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The Silver Music Box

The Silver Music Box

Написано Mina Baites

Озвучено Jane Oppenheimer


The Silver Music Box

Написано Mina Baites

Озвучено Jane Oppenheimer

оценки:
4.5/5 (17 оценки)
Длина:
8 hours
Издатель:
Издано:
Dec 1, 2017
ISBN:
9781543626704
Формат:
Аудиокнига

Описание

A captivating cross-generational novel from German author Mina Baites about a Jewish family divided by World War II and an inheritance with the power to bring them back together.

1914. For Paul, with love. Jewish silversmith Johann Blumenthal engraved those words on his most exquisite creation, a singing filigree bird inside a tiny ornamented box. He crafted this treasure for his young son before leaving to fight in a terrible war to honor his beloved country—a country that would soon turn against his own family.

A half century later, Londoner Lilian Morrison inherits the box after the death of her parents. Though the silver is tarnished and dented, this much-loved treasure is also a link to an astonishing past. With the keepsake is a letter from Lilian's mother, telling her daughter for the first time that she was adopted. Too young to remember, Lilian was rescued from a Germany in the grips of the Holocaust. Now only she can trace what happened to a family who scattered to the reaches of the world, a family forced to choose between their heritage and their dreams for the future.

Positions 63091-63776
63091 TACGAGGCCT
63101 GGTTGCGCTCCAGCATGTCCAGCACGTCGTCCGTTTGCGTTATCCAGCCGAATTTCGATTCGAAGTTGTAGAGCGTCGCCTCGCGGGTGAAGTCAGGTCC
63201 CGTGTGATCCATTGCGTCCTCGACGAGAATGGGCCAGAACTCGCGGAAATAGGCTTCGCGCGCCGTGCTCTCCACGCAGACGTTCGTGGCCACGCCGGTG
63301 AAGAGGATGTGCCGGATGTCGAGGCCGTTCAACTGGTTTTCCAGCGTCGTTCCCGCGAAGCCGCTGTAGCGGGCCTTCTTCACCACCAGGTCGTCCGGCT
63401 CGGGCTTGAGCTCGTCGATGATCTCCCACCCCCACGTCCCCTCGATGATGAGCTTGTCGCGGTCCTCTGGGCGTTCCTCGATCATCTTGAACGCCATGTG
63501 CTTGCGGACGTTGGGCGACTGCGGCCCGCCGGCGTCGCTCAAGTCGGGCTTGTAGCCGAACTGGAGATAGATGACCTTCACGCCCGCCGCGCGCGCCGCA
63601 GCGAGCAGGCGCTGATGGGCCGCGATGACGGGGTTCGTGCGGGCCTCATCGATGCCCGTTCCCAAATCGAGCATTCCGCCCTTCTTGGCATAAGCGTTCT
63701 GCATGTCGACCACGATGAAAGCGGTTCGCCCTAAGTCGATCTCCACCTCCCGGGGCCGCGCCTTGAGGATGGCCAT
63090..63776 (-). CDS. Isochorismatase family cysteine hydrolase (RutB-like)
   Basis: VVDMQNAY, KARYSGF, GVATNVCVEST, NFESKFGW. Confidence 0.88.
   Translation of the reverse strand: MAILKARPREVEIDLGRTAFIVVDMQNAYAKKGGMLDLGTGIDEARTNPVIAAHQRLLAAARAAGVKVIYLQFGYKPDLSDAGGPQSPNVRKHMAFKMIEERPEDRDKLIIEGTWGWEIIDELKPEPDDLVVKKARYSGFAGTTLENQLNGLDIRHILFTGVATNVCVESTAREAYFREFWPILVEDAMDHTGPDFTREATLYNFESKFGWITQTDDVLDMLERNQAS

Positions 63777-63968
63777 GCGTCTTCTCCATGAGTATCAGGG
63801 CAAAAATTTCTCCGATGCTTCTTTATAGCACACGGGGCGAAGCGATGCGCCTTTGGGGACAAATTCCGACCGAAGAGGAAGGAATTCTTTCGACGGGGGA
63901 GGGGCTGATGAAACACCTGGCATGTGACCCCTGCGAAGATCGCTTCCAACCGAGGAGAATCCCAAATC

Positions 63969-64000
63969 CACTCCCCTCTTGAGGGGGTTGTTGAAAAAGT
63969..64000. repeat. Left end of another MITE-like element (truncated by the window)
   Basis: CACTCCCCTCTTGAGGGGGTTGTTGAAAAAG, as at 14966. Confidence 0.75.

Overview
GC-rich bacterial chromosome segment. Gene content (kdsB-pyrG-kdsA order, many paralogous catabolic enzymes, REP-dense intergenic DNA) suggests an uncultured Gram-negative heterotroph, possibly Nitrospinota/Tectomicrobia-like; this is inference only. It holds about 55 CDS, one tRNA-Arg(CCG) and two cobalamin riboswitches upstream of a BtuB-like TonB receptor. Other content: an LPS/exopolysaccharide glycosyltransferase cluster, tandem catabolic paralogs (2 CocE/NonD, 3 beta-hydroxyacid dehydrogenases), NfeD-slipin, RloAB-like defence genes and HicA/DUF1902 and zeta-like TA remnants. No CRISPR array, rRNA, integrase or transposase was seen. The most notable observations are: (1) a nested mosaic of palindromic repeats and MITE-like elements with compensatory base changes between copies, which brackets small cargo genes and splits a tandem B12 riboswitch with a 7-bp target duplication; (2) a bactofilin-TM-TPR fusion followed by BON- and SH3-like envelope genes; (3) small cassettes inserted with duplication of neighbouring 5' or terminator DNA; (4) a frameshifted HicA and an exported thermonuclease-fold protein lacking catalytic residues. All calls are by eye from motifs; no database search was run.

Издатель:
Издано:
Dec 1, 2017
ISBN:
9781543626704
Формат:
Аудиокнига

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4.4
17 оценки / 7 Обзоры
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  • (5/5)
    The Silver Music Box by Mina Baites Cast of characters are highlighted at the start of this book.Love learning new things: silver smithing and the family business. Love the design work discussed.We find Johann and he's making a special music box for his son Paul as he has to attend to some things that will take him away from home....He meets with other family members as they discuss the war.Johann will sign up to fight in the war-in another country to help the Jews. Love how his wife wants to help out to help those in need-she will cook and serve at the synagogue. Story advances to when Paul is 19 and treasures his music box.His father had died in the war...he will convert to Catholicism and then marry Clara who's also converting...His passion is also a silversmith and the shop continues even after Wall Street collapse...being shunned because they are Jews but live as Christians.Love how they hold out for as long as they can-losing jobs, no customers....What I like about this book are the descriptions-they are so deep and detailed you feel you are there, in the trenches and hunched over the work table.Love what the silver music box stands for and how it's passed from one to another over time, generation after generation.Resourced and references listings at the end along with an author bio. Would read more from this author because they have done their homework with the facts making it an enjoyable story also.Received this review copy via AmazonCrossing via Netgalley and this is my honest opinion.